So, solid Trump territory?

Not really. First-time candidate Elissa Slotkin is giving Republican Mike Bishop the race of his life in a contest that combines a host of trends favorable to Democrats. The Cook Political Report rates it a “toss up,” and outside groups on both sides are spending heavily there.

Slotkin is focusing on health care. She decided to run after seeing her mother, who had cancer early in her life, struggle to afford health insurance. Cancer ended up killing Slotkin’s mother, who let her insurance lapse and then had a late-stage diagnosis.

Slotkin vividly recalls watching Bishop in a Rose Garden ceremony in 2017 after the House voted to repeal Obamacare.

“He was smiling and beaming,” Slotkin recalled in an interview. “Something broke for me. And I turned to my husband and said, ‘No, you don’t get to do that, you don’t get to vote against your constituents.’ ”

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Anecdotally, she appears to be making inroads with older Republican women who are dismayed by what they see as Trump’s divisiveness and are looking for alternatives. Slotkin said the fastest-growing group of volunteers for her campaign is Republican women over 50 who live in a conservative corner of the district.

 Candidates in Michigan's 8th Congressional District race: incumbent US Representative Mike Bishop, a Republican, and Democrat Elissa Slotkin.
Candidates in Michigan's 8th Congressional District race: incumbent US Representative Mike Bishop, a Republican, and Democrat Elissa Slotkin. AP Photo/File

“Some of these women started off by saying, ‘I don’t want to tell anyone what I’m doing,’ ” Slotkin said. But that’s changed, and Slotkin campaign workers report seeing homes with lawn signs for both candidates, with the wife supporting Slotkin and the husband backing Bishop.

The incumbent is pitching himself as a longtime Michigander, focusing more on his local ties to the district than his support of Donald Trump.

“I don’t own a home in Washington, D.C.,” said Bishop, elected in 2012. “If you want an absentee representative, she’s your answer.”

At a rally last week Bishop said: “They’ve got billionaires from California, from New York City. These elitists who want to come in here and buy up this district. They are so angry that they lost in 2016 and they will do anything they can to buy this district back.”

Bishop has been outraised by a jaw-dropping two-to-one, raising about $3 million to Slotkin’s $6 million.

Vice President Mike Pence has been to Michigan twice and Donald Trump Jr. held a rally for Bishop. At a rally Monday, Pence took care to condemn the slaughter of 11 Jews at a Pittsburgh synagogue two days before.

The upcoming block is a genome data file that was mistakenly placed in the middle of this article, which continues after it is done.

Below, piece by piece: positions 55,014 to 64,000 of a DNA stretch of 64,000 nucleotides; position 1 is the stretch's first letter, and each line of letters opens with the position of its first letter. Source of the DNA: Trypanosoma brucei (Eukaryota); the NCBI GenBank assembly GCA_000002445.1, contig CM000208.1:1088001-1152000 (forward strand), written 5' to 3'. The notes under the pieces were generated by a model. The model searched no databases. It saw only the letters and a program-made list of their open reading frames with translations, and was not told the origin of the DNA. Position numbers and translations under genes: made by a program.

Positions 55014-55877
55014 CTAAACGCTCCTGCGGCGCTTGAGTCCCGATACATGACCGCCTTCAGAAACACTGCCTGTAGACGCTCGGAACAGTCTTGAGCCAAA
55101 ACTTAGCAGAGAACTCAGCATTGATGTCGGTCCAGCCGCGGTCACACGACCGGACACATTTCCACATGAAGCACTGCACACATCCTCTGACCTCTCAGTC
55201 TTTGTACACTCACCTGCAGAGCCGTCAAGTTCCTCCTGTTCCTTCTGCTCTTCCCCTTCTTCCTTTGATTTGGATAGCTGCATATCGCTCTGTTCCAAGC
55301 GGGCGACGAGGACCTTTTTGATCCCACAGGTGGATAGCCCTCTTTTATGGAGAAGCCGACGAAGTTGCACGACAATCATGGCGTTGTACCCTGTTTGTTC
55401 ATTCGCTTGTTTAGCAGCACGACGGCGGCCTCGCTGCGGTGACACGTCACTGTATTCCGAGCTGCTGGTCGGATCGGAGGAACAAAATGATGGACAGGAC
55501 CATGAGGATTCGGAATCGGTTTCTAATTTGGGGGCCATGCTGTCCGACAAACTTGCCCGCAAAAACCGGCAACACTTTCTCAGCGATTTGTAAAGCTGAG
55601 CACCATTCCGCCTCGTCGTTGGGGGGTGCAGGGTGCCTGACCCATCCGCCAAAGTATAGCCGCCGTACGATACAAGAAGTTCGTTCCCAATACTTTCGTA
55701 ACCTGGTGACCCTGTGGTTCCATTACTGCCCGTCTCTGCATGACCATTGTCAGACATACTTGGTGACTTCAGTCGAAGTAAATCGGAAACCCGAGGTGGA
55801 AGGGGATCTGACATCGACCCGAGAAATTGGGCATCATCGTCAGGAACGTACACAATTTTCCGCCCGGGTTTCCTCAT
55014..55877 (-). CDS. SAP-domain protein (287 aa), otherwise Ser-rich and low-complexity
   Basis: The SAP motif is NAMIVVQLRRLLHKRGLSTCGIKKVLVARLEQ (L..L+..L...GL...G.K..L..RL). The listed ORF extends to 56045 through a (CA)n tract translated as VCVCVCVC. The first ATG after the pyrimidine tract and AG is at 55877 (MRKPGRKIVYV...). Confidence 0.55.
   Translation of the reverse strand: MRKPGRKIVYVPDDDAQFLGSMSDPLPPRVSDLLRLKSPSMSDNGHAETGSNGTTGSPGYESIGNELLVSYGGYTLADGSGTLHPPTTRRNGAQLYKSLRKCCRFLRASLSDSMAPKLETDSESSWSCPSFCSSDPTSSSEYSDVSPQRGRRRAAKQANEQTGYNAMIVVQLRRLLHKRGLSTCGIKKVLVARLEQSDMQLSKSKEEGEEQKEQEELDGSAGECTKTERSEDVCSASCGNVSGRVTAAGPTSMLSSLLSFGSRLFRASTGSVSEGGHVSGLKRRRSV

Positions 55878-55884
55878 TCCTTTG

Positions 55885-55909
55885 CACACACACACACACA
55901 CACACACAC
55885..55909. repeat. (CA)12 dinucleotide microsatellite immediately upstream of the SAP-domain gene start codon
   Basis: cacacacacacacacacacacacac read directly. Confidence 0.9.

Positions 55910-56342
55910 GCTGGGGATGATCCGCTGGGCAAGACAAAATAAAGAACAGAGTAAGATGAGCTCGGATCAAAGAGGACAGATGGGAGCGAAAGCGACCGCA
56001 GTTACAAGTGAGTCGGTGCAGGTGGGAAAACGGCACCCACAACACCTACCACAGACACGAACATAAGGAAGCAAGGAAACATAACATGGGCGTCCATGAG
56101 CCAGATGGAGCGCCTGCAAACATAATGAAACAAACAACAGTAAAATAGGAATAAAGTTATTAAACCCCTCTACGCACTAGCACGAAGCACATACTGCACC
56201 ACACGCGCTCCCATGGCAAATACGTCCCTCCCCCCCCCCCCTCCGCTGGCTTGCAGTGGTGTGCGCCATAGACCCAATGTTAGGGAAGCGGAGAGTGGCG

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But then, moments later, Pence launched into a riff about the migrant caravan in Central America, claiming it was organized by left-wing groups. That led audience members to yell: “Soros!” — a reference to George Soros, the Jewish billionaire whom right-wing conspiracy theorists have accused of organizing the caravan.

Pence did nothing to silence the cries, which some Jewish leaders have called anti-Semitic.

Keeping Trump out of the conversation is a wise strategy for both sides: Door knocking by canvassers among undecided voters in nearby Macomb County revealed that these late-deciders are focused on hyper-local issues and don’t necessarily connect their votes in the midterms to the president.

Michigan’s Macomb County is where Greenberg, the Democratic pollster, conducted his groundbreaking 1985 study on “Reagan Democrats.” Former president Barack Obama won here in 2008 and 2012. Then Trump prevailed in 2016.

In interviews with residents of this working-class neighborhood, every one mentioned the poor condition of local roads as a top issue in the midterms. No one mentioned Trump unprompted. No one mentioned the Russia investigation. Or impeachment.

The dichotomy was best encapsulated by Nazirul Haque, a 63-year-old who works in the service industry. At his front door on a bright but frigid afternoon, Haque said he was leaning toward supporting the Democratic ticket because he thinks that Democrats will fix the roads.

But as for Trump, he’s a fan.

“Right now I think he’s doing well,” Haque said. “He’s straightforward.”

President Trump.
President Trump. Nicholas Kamm/AFP/Getty Images

Annie Linskey can be reached at annie.linskey@globe.com. Follow her on Twitter @annielinskey.